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Fed's Beige Book Says U.S. Economy Expanded At Modest Pace

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With the Federal Reserve's next monetary policy decision looming, the central bank's Beige Book released Wednesday said the U.S. economy expanded at a modest pace through the end of August.

The Beige Book, a compilation of anecdotal evidence on economic conditions in the twelve Fed districts, will be used by Fed officials to make their decision on interest rates at a two-meeting on September 17th and 18th.

The report noted continued concerns regarding tariffs and trade policy uncertainty but said the majority of businesses remain optimistic about the near-term outlook.

The consumer has recently been seen as a resilient source of strength for the U.S. economy, although the Beige Book described the reports on consumer spending as mixed.

The Beige Book also said overall manufacturing activity was down slightly from the previous report, which may add to concerns about manufacturing after yesterday's disappointing report from the Institute for Supply Management.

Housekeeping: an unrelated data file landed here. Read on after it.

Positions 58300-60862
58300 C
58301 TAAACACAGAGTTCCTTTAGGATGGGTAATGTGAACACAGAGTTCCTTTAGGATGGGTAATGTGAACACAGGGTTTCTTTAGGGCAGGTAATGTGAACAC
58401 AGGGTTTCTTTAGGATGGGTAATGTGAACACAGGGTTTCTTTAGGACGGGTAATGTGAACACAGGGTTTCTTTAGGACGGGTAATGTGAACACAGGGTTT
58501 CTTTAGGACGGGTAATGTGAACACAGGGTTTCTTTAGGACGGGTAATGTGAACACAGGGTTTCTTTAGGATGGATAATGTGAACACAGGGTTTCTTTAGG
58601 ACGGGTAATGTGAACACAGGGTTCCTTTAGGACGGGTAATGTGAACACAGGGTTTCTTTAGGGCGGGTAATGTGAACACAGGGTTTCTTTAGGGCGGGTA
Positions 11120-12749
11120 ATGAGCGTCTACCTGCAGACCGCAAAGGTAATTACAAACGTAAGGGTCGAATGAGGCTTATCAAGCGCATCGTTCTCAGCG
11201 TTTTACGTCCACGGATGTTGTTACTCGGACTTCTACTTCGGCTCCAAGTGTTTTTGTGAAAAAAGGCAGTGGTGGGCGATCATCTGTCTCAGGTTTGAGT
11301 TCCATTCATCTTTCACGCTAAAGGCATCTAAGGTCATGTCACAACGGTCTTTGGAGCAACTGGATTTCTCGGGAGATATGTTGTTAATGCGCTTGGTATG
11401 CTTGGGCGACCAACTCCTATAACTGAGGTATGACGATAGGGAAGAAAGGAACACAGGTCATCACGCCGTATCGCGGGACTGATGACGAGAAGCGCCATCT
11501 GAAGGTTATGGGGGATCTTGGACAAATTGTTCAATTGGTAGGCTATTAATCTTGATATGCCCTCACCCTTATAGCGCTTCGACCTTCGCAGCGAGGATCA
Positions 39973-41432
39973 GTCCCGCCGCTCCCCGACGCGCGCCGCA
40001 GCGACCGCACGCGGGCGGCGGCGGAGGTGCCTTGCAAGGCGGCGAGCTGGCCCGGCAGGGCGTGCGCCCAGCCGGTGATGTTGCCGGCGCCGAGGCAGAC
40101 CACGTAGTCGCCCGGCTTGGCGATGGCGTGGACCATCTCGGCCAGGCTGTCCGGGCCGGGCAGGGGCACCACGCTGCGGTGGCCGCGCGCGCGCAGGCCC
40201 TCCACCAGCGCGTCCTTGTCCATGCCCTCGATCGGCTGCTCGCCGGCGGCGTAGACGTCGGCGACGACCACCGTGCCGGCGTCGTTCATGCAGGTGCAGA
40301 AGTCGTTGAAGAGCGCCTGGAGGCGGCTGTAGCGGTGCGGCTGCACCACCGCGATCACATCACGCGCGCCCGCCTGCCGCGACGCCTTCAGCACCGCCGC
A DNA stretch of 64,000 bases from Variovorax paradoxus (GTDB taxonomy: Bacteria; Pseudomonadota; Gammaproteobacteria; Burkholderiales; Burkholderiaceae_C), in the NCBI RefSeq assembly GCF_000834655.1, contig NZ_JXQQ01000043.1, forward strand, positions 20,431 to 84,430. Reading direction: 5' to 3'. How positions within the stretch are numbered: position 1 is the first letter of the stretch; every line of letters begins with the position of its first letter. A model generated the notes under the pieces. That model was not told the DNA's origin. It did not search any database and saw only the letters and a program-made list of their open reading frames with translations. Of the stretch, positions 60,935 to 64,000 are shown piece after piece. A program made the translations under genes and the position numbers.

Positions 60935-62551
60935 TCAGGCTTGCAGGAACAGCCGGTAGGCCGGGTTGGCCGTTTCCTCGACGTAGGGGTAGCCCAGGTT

The ISM said its purchasing managers index fell to 49.1 in August after dipping to 51.2 in July, with a reading below 50 indicating a contraction in manufacturing activity. Economists had expected the index to edge down to 51.0.

With the bigger than expected decrease, the PMI indicated a contraction for the first time since August of 2016 and hit its lowest level since January of 2016.

The Fed also said home sales remained constrained in the majority of districts due primarily to low inventory levels.

Ahead of the Labor Department's closely watched monthly jobs report on Friday, the Beige Book said districts reported modest job growth overall, on par with the previous reporting period.

While employment growth varied by industry, the Fed said some districts noted manufacturing employment was flat to down.

The Beige Book said the pace of wage growth remained modest to moderate, with some districts noting efforts to attract and retain employees in addition to wage increases, including enhanced benefits offerings, work arrangement flexibility, and signing bonuses.

On the inflation front, the Fed said districts indicated modest price increases since the last Beige Book, which was released in mid-July.

Reports on the impact of tariffs on pricing were described as mixed, with some districts anticipating that the effects would not be felt for a few months.

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